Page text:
Intratumoral Delivery of STING Agonist Results in Clinical Responses in Canine Glioblastoma

  • Boudreau C
  • Najem H
  • Ott M
  • et al.
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PURPOSE Activation of STING (Stimulator of INterferon Genes) can trigger a robust, innate anti-tumor immune response in immunologically "cold" tumors such as glioblastoma. EXPERIMENTAL DESIGN A small-molecule STING agonist, IACS-8779, was stereotactically administered using intraoperative navigation intratumorally in dogs with spontaneously arising glioblastoma. The phase I trial used an escalating dose design, ascending through four dose levels (5µg - 20µg). Treatment was repeated every 4-6 weeks for a minimum of 2 cycles. Radiographic response to treatment was determined by response assessment in neuro-oncology criterion (RANO) criteria applied to isovoxel post-contrast T1-weighted MR images obtained on a single 3T magnet. RESULTS Six dogs were enrolled and completed {greater than or equal to}1 cycle of treatment. One dog was determined to have an abscess and was removed from further analysis. One procedure-related fatality was observed. Radiographic responses were dose-dependent after the first cycle. The first subject had progressive disease (PD), whereas there was 25% volumetric reduction in one subject and greater than >50% in the remaining surviving subjects. The median progression free survival (PFS) time was 14 weeks [range: 0 to 22 weeks], and the median overall survival (OS) time was 32 weeks [range: 11 to 39 weeks]. CONCLUSIONS Intratumoral STING agonist (IACS-8779) administration was well-tolerated in dogs with glioblastoma to a dose of 15µg. Higher doses of IACS-8779 were associated with radiographic responses.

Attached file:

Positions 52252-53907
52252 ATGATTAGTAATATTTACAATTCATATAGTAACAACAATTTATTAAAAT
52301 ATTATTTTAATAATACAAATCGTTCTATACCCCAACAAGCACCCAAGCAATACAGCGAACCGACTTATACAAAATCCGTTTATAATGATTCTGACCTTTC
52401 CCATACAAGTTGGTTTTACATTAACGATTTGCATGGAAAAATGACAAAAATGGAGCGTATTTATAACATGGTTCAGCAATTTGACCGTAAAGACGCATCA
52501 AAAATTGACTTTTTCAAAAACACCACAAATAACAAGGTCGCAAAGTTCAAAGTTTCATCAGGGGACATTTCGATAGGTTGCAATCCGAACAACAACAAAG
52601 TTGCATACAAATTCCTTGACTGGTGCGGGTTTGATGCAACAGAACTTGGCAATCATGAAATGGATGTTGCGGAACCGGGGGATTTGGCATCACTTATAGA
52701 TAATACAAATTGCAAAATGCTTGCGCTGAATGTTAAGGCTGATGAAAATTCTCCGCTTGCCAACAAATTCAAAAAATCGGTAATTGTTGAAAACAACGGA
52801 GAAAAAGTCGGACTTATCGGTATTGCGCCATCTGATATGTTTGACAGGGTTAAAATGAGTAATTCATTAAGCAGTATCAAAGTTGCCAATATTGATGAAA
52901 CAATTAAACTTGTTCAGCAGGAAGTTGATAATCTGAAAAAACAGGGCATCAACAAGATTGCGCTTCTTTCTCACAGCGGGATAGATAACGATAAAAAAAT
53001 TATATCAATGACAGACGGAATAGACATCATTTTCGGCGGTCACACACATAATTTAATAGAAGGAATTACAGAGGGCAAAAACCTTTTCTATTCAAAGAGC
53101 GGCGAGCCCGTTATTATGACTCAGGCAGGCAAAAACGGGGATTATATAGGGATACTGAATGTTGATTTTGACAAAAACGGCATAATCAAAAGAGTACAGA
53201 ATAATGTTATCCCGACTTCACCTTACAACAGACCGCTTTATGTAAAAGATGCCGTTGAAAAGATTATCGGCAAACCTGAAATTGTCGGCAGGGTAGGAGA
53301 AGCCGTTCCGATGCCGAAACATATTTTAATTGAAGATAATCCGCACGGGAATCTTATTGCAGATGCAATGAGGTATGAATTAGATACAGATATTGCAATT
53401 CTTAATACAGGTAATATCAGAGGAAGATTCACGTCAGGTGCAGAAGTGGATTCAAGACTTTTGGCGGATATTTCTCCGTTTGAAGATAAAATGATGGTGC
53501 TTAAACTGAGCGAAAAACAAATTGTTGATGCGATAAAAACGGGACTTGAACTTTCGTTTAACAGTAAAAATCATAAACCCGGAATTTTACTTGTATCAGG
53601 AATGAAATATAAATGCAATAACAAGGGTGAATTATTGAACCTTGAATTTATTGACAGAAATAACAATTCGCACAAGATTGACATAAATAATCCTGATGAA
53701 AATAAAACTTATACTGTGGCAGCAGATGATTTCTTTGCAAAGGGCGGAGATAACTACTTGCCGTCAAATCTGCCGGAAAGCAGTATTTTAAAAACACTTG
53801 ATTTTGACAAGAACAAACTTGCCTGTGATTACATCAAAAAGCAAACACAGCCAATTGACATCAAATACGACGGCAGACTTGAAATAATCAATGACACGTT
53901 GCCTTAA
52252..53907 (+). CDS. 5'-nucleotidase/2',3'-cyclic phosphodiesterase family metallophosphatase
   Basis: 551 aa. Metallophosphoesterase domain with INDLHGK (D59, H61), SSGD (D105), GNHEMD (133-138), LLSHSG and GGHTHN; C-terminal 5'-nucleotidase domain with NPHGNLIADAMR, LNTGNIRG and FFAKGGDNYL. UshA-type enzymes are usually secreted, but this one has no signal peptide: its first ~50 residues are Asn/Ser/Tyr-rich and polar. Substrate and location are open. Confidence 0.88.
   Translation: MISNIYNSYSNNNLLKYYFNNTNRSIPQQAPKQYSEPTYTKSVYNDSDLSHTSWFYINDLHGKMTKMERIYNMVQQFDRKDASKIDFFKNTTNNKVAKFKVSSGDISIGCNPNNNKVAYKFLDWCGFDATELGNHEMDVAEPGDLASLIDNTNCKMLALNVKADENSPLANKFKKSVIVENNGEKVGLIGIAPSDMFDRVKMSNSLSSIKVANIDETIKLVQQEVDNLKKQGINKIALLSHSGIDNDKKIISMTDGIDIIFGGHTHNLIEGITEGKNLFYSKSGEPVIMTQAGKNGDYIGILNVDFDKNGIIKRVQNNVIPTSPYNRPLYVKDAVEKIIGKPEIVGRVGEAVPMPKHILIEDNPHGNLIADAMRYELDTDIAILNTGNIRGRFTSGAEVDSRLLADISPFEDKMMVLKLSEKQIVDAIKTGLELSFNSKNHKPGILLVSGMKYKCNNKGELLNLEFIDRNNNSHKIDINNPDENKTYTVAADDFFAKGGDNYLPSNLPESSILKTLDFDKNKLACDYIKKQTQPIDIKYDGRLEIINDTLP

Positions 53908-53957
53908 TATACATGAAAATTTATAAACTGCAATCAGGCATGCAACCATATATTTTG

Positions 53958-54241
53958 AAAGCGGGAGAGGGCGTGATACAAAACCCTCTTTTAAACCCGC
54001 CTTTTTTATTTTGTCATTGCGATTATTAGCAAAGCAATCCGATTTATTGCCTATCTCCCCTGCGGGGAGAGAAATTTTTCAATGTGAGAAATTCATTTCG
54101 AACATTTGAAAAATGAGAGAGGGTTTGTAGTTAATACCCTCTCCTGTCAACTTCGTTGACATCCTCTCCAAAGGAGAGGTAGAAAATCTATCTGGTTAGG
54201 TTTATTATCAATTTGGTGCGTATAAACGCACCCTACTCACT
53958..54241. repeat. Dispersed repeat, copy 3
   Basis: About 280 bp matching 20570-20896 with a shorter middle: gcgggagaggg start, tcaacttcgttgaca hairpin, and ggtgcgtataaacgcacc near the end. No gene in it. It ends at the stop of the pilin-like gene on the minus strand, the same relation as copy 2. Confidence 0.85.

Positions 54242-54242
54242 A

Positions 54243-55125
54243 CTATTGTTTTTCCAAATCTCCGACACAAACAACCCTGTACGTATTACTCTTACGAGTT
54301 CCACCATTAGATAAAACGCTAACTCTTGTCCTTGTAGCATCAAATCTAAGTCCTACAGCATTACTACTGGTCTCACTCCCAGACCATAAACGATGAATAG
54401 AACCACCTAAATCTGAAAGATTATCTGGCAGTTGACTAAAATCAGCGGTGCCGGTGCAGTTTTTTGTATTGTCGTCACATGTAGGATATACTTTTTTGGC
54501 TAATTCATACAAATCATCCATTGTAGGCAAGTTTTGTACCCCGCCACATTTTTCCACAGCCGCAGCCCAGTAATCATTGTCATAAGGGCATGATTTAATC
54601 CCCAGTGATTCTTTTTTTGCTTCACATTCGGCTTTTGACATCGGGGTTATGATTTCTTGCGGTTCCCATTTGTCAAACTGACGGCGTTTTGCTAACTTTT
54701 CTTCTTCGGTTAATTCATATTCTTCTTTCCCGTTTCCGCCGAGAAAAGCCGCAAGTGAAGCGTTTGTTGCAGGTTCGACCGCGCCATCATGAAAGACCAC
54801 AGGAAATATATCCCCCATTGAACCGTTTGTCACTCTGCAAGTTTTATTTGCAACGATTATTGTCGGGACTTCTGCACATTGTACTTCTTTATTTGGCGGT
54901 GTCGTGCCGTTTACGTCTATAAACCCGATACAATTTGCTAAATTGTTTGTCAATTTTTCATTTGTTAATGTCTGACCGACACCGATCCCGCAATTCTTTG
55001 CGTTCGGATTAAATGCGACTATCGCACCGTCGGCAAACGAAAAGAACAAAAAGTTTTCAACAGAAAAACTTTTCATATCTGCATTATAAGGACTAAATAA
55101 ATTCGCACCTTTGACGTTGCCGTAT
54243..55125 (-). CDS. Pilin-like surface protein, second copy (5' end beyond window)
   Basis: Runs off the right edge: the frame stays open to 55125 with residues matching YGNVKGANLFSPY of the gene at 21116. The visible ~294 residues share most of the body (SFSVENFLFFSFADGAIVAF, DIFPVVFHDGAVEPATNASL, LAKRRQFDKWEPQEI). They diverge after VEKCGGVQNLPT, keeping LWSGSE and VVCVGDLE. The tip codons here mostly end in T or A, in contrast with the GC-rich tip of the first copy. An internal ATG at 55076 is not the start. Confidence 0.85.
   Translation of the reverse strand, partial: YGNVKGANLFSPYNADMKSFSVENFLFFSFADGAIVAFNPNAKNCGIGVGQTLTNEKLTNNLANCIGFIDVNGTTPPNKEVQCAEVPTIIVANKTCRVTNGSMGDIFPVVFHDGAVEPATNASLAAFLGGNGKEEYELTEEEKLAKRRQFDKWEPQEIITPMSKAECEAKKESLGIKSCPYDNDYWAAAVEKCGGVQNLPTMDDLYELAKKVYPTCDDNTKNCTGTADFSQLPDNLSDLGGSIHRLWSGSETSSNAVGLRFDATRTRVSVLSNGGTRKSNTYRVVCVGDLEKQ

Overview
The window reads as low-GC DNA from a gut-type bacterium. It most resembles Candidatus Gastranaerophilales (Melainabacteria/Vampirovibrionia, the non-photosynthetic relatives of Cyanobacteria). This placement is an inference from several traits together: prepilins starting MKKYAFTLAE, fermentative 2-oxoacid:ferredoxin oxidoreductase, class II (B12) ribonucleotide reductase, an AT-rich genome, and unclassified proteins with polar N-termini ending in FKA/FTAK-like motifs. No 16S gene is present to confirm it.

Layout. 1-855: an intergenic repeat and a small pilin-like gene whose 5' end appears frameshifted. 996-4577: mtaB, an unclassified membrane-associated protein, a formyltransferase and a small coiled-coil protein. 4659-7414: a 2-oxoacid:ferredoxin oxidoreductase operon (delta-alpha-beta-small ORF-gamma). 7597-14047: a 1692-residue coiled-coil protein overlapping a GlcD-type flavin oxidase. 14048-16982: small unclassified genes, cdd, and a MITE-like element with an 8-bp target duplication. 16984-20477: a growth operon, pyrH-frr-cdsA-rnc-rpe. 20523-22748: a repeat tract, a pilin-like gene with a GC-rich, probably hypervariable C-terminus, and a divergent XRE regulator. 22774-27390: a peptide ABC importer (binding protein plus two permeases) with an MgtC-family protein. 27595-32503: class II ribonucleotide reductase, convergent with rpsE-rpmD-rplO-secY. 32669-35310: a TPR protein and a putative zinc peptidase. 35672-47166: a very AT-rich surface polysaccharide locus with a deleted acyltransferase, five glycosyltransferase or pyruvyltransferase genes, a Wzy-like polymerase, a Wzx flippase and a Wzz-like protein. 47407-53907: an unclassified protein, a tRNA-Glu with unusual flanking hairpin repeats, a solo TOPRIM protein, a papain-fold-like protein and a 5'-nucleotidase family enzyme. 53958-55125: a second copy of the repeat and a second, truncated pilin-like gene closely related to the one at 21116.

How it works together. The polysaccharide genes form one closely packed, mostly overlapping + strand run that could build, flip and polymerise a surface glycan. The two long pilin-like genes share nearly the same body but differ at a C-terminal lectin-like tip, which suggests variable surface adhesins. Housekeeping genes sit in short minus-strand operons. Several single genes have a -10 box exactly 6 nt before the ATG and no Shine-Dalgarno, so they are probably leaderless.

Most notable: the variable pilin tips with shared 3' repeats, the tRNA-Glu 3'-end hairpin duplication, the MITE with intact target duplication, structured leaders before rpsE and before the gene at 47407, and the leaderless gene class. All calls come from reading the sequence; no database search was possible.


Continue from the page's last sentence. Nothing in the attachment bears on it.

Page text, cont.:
Boudreau, C. E., Najem, H., Ott, M., Horbinski, C., Fang, D., DeRay, C. M., … Heimberger, A. B. (2021). Intratumoral Delivery of STING Agonist Results in Clinical Responses in Canine Glioblastoma. Clinical Cancer Research.

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